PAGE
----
can become stressed, nervous, or aggressive after the owner leaves. They also don't know how quickly they will need to make
space for new pets that come in, or how quickly a cat will develop a respiratory infection. Remember that all
pets given up by their owners are not given a set amount of time and new pets come in daily. The best
answer they can give is "we'll try".
A note about certain breeds: Many shelters do not consider dogs such as Pitbulls, Rottweilers, and Dobermans
to be adoptable, or only after extensive behavioral evaluations, and there often isn't space to hold them until the evaluation
is complete. A common accidental mix in some areas due to many unfixed Pitbulls and the popularity of Labs
is a Lab-Pitbull. So Labs are also held to stricter standards than you'd think. One reason for such
strict standards this is that a bite, even accidental, and even from a large, playful dog could cause negative publicity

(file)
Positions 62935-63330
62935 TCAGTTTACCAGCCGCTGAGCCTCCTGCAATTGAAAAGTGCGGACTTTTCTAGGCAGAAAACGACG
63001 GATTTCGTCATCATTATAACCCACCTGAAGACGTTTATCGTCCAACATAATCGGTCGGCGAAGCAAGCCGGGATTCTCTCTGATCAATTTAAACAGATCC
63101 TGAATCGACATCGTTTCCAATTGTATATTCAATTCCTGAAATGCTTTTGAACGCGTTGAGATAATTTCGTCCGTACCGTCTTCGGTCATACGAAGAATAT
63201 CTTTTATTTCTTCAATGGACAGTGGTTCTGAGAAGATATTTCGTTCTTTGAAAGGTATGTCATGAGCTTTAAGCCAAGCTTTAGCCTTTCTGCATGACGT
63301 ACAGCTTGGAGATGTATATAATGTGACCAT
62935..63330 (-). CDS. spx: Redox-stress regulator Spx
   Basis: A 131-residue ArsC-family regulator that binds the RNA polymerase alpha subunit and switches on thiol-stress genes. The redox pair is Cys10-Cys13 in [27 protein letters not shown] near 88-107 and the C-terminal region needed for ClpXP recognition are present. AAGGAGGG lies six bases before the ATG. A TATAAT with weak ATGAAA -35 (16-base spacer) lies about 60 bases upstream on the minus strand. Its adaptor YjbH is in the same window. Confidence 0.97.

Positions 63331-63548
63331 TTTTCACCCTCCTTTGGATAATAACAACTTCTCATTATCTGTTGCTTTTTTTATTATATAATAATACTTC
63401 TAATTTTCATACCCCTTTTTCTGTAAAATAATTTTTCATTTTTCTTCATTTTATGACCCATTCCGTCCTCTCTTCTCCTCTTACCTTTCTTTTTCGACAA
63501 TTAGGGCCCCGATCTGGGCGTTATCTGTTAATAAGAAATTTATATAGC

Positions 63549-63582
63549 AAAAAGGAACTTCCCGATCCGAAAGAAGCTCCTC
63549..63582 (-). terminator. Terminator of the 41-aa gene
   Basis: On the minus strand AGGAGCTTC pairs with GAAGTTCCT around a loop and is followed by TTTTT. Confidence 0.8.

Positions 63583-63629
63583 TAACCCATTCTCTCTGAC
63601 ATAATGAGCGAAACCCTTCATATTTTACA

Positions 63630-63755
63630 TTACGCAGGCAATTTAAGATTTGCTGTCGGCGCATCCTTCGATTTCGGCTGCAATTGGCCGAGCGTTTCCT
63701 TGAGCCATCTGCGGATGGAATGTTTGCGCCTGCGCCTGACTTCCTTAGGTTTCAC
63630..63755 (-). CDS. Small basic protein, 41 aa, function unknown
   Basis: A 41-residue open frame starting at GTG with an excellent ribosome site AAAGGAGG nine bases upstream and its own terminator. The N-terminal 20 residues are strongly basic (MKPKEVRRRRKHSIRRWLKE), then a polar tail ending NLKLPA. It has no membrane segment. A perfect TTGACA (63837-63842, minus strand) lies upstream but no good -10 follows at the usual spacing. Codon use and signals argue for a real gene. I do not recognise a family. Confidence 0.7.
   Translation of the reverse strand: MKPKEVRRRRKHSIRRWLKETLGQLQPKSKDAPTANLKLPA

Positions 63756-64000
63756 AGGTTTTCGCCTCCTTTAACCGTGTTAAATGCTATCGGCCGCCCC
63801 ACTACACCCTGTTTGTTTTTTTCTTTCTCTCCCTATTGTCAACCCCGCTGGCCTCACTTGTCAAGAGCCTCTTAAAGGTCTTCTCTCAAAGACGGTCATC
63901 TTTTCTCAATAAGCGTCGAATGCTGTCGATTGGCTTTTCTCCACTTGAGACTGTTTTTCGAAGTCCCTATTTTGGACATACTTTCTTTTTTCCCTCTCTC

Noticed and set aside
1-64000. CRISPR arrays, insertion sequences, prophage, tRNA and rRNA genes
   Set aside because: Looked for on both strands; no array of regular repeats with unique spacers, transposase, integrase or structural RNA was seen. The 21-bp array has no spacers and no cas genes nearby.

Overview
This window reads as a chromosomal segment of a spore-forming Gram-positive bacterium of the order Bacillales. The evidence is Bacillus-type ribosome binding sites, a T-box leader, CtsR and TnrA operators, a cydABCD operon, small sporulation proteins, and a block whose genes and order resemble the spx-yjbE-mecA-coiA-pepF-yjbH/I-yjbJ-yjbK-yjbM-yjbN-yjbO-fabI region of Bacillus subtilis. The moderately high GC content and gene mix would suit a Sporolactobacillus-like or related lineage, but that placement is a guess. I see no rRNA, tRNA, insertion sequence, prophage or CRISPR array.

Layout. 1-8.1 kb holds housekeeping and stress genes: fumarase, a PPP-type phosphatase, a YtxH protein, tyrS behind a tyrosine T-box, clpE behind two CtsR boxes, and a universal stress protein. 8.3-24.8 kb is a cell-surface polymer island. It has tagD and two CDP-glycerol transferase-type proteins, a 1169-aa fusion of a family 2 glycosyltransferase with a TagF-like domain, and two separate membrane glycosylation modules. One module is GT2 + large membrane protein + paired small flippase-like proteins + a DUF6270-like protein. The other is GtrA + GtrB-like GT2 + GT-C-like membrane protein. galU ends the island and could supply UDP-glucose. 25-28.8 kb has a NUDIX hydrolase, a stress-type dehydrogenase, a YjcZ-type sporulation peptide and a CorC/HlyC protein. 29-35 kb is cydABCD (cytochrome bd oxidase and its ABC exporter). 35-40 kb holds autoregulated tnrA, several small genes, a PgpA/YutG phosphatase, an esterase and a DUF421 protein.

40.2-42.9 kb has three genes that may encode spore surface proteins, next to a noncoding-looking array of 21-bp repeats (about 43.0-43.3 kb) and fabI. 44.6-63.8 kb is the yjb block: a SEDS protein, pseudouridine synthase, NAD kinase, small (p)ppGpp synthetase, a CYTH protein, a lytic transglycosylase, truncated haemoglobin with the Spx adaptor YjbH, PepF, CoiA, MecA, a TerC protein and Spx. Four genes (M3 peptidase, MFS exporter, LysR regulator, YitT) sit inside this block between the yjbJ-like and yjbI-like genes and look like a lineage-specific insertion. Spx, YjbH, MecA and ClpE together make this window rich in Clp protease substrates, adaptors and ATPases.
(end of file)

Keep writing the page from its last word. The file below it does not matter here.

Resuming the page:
for a shelter, and adversely affect the likely hood for adoption of all other pets housed there. In addition, a shelter's
adoption policies are meant to reduce the chances of the pet being returned to the shelter by a owner who is unprepared, as
well as reflect the laws in the local area, as some areas restrict ownership of pit bulls.
Do not rely on "no kill" shelters. They are often full with long waiting lists and they also pass animals between shelters
to make space, including kill shelters. If you can't rehome your pet, shelters are better than the streets where pets
can be hit by cars, abused, attacked by wild animals, starve, or become injured or sick in other ways. The risk is not worth
an extra few days to wait for no one to find them, or to hold space for them while others go down. Another misconception of